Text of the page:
- Duncan withdrew a bunch of cash and took off. Seems like Veronica has inadvertently (slash very advertently?) planted the seed that he could in fact be responsible for Lilly's death. I love how many plausible perps we have in the mix at this point.
📝 Cultural references
- The title of this episode is a play on "weapons of mass destruction"
- Keith says to Veronica, "But seriously, folks." But Seriously, Folks... is the title of a 1978 Joe Walsh album.
- Corny says he's thinking about "going to White Castle." Is this an expression about getting high? I honestly have no idea. Please tell me!
- The Brothers Karamazov by Fyodor Dostoevsky
- eBay, the online auction site that was still in its youth in 2005
- Seventeen Magazine
- The Washington Post
- Pulitzer Prize
- Extreme Makeover. According to Wikipedia, the reality show "depicts ordinary men and women undergoing 'extreme makeovers' involving plastic surgery, exercise regimens, hairdressing, and wardrobing." Sounds extremely dystopian to me, I'll pass!
- Bruce Lee (martial artist, movie star), Joe Strummer (member of The Clash), and Sam Kinison (stand-up comic known for screaming) all get shoutouts from Norris as the three people he'd like in his World War III bomb shelter. While Veronica's lunchtime poll question seems sort of facile, Norris' answer and what we're able to learn about him from his answer, make it clear that it's a great get-to-know-you question. Before you ask: Maya Rudolph, Dolores O'Riordan, and Jana Schmieding.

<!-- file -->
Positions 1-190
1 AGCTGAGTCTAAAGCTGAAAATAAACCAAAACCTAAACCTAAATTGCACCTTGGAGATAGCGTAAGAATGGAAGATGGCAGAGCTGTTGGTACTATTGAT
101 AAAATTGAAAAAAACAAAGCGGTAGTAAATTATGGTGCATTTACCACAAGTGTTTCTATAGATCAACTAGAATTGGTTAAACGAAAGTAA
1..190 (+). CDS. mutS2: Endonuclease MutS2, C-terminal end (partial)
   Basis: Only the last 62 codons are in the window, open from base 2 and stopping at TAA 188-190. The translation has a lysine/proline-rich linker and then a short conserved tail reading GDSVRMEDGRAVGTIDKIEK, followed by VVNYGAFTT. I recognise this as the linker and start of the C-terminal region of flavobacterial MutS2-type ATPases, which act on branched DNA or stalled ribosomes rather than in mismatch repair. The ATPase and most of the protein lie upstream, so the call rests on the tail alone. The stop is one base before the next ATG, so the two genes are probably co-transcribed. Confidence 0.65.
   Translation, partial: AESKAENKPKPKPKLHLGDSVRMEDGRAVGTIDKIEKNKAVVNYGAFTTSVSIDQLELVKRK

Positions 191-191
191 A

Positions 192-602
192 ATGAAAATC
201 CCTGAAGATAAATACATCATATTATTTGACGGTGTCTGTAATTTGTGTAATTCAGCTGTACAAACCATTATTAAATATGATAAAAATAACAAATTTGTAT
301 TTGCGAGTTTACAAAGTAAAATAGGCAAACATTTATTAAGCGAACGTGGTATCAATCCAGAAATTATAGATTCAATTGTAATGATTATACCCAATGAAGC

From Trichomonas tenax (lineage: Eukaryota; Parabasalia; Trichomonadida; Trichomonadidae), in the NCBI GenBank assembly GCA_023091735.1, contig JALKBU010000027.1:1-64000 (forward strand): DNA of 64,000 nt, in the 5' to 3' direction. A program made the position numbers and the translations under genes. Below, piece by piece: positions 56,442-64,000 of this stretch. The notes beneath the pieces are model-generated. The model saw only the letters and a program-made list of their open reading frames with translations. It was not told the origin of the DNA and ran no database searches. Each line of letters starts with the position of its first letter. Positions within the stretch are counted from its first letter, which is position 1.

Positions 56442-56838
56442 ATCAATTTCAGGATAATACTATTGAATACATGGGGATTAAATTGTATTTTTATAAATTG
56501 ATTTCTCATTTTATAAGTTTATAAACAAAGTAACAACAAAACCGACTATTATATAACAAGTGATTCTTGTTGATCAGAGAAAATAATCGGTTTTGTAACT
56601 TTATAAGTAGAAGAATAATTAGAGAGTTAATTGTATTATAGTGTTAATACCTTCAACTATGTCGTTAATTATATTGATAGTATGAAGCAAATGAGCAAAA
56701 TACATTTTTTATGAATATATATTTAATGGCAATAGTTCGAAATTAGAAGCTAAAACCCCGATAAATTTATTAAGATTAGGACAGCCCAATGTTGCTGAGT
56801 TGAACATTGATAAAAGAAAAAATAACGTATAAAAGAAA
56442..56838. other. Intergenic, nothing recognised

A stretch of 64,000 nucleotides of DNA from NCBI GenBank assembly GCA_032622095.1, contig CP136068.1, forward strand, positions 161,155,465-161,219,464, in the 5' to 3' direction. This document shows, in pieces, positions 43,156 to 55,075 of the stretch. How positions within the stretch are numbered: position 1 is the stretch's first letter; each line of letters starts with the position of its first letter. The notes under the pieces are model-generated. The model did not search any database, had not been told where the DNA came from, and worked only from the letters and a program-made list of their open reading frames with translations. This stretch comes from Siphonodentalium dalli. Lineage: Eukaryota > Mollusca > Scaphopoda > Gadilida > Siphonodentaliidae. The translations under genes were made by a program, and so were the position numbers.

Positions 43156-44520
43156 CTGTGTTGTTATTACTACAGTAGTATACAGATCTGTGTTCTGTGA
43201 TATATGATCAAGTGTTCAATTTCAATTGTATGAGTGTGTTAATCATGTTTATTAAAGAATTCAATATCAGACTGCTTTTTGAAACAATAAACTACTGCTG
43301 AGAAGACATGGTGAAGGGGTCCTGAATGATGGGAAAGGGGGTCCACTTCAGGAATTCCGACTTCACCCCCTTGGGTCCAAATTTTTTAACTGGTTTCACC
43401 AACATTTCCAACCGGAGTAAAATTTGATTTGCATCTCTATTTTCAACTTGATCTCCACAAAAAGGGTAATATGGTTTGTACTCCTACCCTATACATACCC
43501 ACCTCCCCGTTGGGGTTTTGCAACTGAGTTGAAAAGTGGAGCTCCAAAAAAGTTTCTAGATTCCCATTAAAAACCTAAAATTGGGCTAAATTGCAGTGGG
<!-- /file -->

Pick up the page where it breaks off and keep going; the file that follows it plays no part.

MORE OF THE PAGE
- Ted Kaczynski, also known as the Unabomber. Between 1978 and 1995 he mailed bombs all over the country, ultimately killing three people and injuring 23. This New York long read from 2018 is a fascinating study of Kaczynski's enduring influence on people who are extremely dissatisfied with how modern life has destroyed our humanity and our planet.
- I spotted a New York Rangers sticker on agent Ben's station wagon.
- Speaking of agent Ben, I got a pretty serious Christian-Slater-in-Heathers vibe from him, particularly in his scene at the motel with Veronica. Kind of a pinched, nasal-y voice and menacing energy.
- Speaking of Heathers, at lunchtime Veronica approaches Ben and Norris and says she's doing a poll for the Neptune Navigator. This really super harks back to Heathers in which the "lunchtime poll" is a pretty important element of the story.